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Maternal Depression Can Spread to Unborn Babies

Update Date: Dec 06, 2013 02:54 PM EST

Depression during pregnancy can spread from mother to baby, a new study suggests.

New research reveals that a combination of genetic and environmental factors can alter fetal brains and put children at a greater risk of developing depression themselves.

The latest study revealed that exposure to depression in the womb can alter the amygdala, a brain structure responsible for regulating emotion and stress.

Past studies have assessed children years after birth, but have not determined when the brain alterations begin.

Lead researcher Dr. Anqi Qiu at the National University of Singapore and colleagues recruited 157 pregnant women who completed a depression questionnaire during the 26th week of pregnancy. Within to weeks of birth, babies underwent MRI scans to determine the structure of their brains.

While the mother's level of depression had no effect on the volume of the brains of babies, the findings revealed that babies of depressed mothers had reduced "structural connectivity" or abnormal wiring in their amygdala. 

The latest findings suggest that abnormal amygdala function, a feature of mood and anxiety disorders, can be passed from mothers to babies before birth, according to researchers. They said that a history of maternal depression might contribute to a life-long increase in the vulnerability to mental illness.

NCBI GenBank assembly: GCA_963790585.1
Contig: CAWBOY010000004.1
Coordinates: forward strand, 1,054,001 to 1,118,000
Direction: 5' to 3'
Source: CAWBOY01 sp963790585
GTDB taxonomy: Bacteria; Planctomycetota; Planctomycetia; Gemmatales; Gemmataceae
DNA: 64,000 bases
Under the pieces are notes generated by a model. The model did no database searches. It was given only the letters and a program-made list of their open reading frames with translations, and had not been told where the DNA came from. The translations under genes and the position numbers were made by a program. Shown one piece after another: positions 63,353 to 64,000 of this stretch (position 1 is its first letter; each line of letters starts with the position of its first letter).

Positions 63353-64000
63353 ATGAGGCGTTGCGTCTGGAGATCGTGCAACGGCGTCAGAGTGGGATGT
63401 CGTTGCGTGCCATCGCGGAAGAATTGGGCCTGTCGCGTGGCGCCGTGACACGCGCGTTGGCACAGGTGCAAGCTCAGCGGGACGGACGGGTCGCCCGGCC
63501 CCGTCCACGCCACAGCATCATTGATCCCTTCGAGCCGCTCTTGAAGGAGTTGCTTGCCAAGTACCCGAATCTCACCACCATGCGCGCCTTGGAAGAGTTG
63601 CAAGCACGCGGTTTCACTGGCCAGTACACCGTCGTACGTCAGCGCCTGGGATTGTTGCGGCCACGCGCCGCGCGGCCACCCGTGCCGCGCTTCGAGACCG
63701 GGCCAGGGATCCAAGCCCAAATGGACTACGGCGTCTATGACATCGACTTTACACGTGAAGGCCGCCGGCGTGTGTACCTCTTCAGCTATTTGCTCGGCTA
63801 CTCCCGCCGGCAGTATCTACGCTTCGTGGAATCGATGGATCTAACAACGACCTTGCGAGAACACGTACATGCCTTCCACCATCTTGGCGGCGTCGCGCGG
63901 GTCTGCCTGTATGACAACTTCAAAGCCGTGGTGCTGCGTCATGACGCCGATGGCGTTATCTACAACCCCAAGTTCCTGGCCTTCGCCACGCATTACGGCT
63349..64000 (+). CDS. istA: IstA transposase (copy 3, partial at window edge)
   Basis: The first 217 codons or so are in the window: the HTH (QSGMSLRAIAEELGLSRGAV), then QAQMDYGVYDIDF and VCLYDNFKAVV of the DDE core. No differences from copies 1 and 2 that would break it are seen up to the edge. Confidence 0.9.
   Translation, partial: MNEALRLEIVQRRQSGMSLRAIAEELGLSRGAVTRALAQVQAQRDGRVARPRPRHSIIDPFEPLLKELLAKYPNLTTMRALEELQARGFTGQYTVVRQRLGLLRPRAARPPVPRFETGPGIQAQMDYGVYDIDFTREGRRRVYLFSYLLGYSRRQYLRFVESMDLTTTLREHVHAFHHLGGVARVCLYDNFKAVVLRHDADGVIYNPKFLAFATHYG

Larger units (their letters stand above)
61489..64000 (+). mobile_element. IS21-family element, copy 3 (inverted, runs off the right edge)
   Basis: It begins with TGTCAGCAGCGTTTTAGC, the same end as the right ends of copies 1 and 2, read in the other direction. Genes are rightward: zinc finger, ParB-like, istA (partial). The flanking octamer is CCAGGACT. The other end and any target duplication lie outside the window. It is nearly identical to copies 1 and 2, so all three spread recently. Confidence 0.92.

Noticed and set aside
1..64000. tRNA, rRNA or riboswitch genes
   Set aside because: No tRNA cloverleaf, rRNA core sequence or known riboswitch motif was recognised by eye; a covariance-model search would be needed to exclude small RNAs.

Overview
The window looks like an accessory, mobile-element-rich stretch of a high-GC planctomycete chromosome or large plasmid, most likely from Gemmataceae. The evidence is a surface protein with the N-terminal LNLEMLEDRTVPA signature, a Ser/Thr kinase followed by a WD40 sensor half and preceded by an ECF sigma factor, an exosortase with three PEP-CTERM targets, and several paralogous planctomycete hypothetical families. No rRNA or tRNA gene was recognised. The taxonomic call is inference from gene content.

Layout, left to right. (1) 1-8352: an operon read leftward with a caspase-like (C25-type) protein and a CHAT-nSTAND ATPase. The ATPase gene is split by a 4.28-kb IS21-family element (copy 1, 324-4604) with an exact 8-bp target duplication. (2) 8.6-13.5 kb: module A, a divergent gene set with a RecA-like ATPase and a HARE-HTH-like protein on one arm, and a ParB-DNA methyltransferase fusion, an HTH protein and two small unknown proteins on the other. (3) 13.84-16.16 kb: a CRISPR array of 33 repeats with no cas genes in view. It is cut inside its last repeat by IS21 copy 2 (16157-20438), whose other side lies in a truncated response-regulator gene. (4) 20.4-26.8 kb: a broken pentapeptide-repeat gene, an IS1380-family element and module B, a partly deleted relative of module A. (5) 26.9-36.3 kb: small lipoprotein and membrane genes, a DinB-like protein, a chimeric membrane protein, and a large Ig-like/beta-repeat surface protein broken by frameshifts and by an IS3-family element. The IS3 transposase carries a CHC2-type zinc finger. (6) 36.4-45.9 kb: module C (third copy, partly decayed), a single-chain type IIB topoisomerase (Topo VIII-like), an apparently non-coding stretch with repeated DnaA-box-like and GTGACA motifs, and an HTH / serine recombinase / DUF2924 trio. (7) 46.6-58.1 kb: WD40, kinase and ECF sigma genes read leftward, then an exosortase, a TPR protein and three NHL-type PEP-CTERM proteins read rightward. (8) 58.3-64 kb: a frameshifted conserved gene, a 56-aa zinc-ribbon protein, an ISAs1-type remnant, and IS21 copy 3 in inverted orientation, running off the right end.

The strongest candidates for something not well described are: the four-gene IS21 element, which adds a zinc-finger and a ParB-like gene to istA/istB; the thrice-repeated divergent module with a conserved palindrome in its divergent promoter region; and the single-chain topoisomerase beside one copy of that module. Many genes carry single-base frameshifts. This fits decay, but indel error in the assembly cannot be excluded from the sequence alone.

Researchers said that the findings highlight the importance of mental health screenings for pregnant women. Rsearchers said that the study supports that "interventions targeting maternal depression should begin early in pregnancy," according to a news release.

"Attention to maternal health during pregnancy is an extremely high priority for society for many reasons," Dr. John Krystal, Editor of Biological Psychiatry, said in a news release. "The notion that maternal depression might influence the brain development of their babies is very concerning. The good news is that this risk might be reduced by systematic screening of pregnant women for depression and initiating effective treatment."

The findings are published in the journal Biological Psychiatry.

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